Spiritual Practice vs Soul Practice

So, there I was on Twitter, ‘tweeting’ my little heart out even though nobody is listening (yet) while trying to figure it out and learn my way around. Going through a list of authors in my head and seeing which ones might be on Twitter to follow, I stumbled across Thomas Moore’s profile. He wrote the bestselling classic, Care of the Soul (over a million in print), along with more than a dozen other books regarding the soul. That’s a hefty amount of soulful words, I say.

CareOfTheSoulBookIn one of his most recent Tweets, he posted: “You need a soul practice to complete your spiritual practice: home, family, friends, animals, dreams, poetry, sexuality, love, food…”

At first I thought, yes, I completely agree. Then a moment later, I changed my mind and thought, I completely disagree. Well, sort of. Let me explain.

My first impulse was yes, we absolutely need a soul practice alongside our spiritual practice. In a sense, that’s exactly what my entire book is about, and one of the key ideas that I put forward in those chapters is that a soulful life doesn’t simply happen of its own accord. It is cultivated. So, on that level, I do agree with Moore.

All too often, a person’s spiritual practice is something that is somehow segmented from the rest of their life, as if was separate or only unfurls on Tuesday afternoons or Sundays. But a spiritual practice doesn’t just happen when we are meditating, or walking in a forest, or going to church. Ultimately, it must suffuse every aspect of our being. It’s the way that we view the world, and the way we respond to people and situations in our daily life. It is our personal commitment to self-growth, awareness, and creative evolution, and our communion with the ‘more-than-human’ world.

The everyday and the sacred are not separate. And if we think of our spiritual practice as only a facet of our ‘being’ then, yes, we do need a soul practice, as well… something that grounds us into the reality of a spiritual path, every day.

Most spiritual approaches are very transcendent: God, Spirit, or Higher Mind is something ‘out there’ with which we seek to connect in moments of stillness, silence, enlightenment, heightened states of consciousness, reverence, or open-heartedness. The Holy tends to be very disembodied and not integrated (either in daily life or our actual bodymindsoul), and I wrote about this in an early blog post, ‘The Sacred Spiral’.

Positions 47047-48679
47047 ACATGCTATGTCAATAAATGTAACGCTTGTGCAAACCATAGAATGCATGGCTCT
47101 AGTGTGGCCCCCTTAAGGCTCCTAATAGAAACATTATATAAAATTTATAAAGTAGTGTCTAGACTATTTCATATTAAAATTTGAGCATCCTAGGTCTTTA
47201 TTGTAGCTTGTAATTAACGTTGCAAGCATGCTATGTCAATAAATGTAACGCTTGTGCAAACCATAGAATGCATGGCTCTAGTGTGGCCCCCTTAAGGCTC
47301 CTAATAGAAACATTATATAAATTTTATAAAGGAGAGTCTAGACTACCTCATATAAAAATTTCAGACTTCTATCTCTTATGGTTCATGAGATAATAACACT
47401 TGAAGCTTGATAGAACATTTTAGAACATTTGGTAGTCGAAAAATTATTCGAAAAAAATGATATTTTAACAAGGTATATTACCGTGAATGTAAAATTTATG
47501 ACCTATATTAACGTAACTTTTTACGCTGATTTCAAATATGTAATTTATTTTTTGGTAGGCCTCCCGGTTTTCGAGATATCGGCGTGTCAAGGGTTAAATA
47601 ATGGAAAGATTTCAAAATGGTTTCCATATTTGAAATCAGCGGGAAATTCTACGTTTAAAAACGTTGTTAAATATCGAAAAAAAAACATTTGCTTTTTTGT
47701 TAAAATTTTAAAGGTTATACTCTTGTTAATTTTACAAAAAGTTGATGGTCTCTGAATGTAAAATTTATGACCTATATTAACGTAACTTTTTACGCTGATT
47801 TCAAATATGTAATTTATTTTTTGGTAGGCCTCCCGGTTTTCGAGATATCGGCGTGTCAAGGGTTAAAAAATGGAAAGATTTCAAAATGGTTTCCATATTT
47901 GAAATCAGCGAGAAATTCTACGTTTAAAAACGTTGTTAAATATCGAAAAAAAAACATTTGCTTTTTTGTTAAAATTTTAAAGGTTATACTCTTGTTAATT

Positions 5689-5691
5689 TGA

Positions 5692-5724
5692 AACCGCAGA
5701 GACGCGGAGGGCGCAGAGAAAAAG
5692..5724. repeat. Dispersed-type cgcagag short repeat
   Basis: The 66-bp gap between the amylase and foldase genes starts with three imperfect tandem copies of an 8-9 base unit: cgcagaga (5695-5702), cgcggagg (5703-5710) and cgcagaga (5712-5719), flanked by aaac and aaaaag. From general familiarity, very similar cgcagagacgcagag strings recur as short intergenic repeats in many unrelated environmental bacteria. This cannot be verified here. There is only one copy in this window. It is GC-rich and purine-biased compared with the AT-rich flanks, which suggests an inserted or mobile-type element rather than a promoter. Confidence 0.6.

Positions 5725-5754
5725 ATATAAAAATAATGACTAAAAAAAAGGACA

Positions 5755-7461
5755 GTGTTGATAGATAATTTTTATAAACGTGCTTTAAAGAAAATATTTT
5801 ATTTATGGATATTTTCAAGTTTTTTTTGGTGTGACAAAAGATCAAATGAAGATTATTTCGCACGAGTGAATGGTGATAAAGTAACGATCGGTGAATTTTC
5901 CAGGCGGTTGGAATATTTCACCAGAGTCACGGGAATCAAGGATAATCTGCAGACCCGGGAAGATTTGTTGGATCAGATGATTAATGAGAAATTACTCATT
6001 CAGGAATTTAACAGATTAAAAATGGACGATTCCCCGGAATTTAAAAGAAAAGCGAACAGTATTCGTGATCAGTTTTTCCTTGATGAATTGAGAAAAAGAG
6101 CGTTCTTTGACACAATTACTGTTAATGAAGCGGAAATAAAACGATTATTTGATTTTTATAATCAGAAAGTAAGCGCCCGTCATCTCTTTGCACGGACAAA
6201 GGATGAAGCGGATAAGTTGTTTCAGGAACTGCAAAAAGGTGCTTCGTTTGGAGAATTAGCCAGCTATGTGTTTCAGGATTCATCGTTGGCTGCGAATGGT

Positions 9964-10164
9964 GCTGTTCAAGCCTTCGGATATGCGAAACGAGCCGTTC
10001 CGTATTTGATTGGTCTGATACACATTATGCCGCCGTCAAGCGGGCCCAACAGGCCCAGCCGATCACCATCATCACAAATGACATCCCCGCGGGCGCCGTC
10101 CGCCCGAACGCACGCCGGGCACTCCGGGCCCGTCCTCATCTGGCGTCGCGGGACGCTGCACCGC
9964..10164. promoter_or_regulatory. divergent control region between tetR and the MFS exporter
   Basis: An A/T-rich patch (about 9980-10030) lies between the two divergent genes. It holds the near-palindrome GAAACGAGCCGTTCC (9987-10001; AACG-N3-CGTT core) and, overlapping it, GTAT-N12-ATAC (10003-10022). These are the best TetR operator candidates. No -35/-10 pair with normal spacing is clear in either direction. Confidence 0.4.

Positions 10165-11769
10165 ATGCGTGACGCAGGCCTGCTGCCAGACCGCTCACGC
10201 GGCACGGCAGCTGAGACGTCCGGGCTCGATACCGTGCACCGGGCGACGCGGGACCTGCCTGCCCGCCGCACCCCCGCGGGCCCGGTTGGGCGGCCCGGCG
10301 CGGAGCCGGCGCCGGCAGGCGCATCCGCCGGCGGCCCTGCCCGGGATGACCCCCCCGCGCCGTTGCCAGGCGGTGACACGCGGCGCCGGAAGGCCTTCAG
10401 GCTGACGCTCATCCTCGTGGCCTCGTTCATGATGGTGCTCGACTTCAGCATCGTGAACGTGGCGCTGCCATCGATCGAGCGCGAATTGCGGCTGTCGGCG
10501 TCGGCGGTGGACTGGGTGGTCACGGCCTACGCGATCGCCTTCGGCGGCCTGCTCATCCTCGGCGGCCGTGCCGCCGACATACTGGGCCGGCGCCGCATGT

The main reason that I felt some disagreement with Moore’s statement is that a soul practice is a spiritual practice. Ultimately, they are two sides of the same coin: soul serves spirit and vice versa. As I responded to him in a tweet, “A ‘soul practice’ is the art of living. It’s an embodied spiritual practice.”

Really, that’s the heart of it for me: embodiment.

The essence of a soulful life is bringing our awareness to our daily existence, and the breath and somatic awareness are unsurpassed tools for this. The more frequently that we descend from our heads into the body, and the more that we recognize our patterns and responses as they play out (there is always a somatic component to these responses), and to the extent that we open our senses and heart to the relationships around us (physical environment, included), the more deeply we are ‘embodied’ in a meaningful way.

The more fully we are embodied, the more we are ensouled. Soul loves the body. Indeed, as I have written in my book’s chapter, ‘Ensouling the Bodyt’, the body is the soul’s prayer. More than simply through transcendent or deep stillness, it is through our expanded senses that we perceive the Holy and our place in the interwoven relationship of creation.

The everyday and the sacred are entwined as lovers. Recognizing that, it is our level of awareness and mindfulness that determines the quality of our existence, and infuses our experience(s) with grace. Are we paying attention? Or too busy sending text messages…?

I define soul as our most creative, authentic essence. As we discover our soul’s gift to the world and begin to bring that forward as our ‘giveaway’, we automatically begin to live a more soulful life… one that is integrated with a spiritual practice (because they are really the same thing). We more fully embody the Soul Artist.

So… really, I do agree with Thomas Moore. Being limited in a ‘tweet’ to 140 characters or less, I think he’s essentially saying that we need to bring our sense of the sacred into our daily lives in more ways than simply a disconnected practice. In the same way that the body is nourished by proper care, the soul is fed and sustained by both the physical and the intangible: environment & sanctuary, conscious relationships, lovemaking, meaningful work, creativity, Nature, music and harmonic sound, authentic movement, natural rhythms, etc. When we bring the quality of attention to our habitual patterns and daily life, we begin to transform our existence into a soulcentric one. This is the way of the Soul Artist.

it’s been fifteen years since I read it, so perhaps I’ll revisit Moore’s classic Care of the Soul and reabsorb the full measure of what he had to offer. His insights and wisdom deserve far more than a ‘tweet’, I’m sure.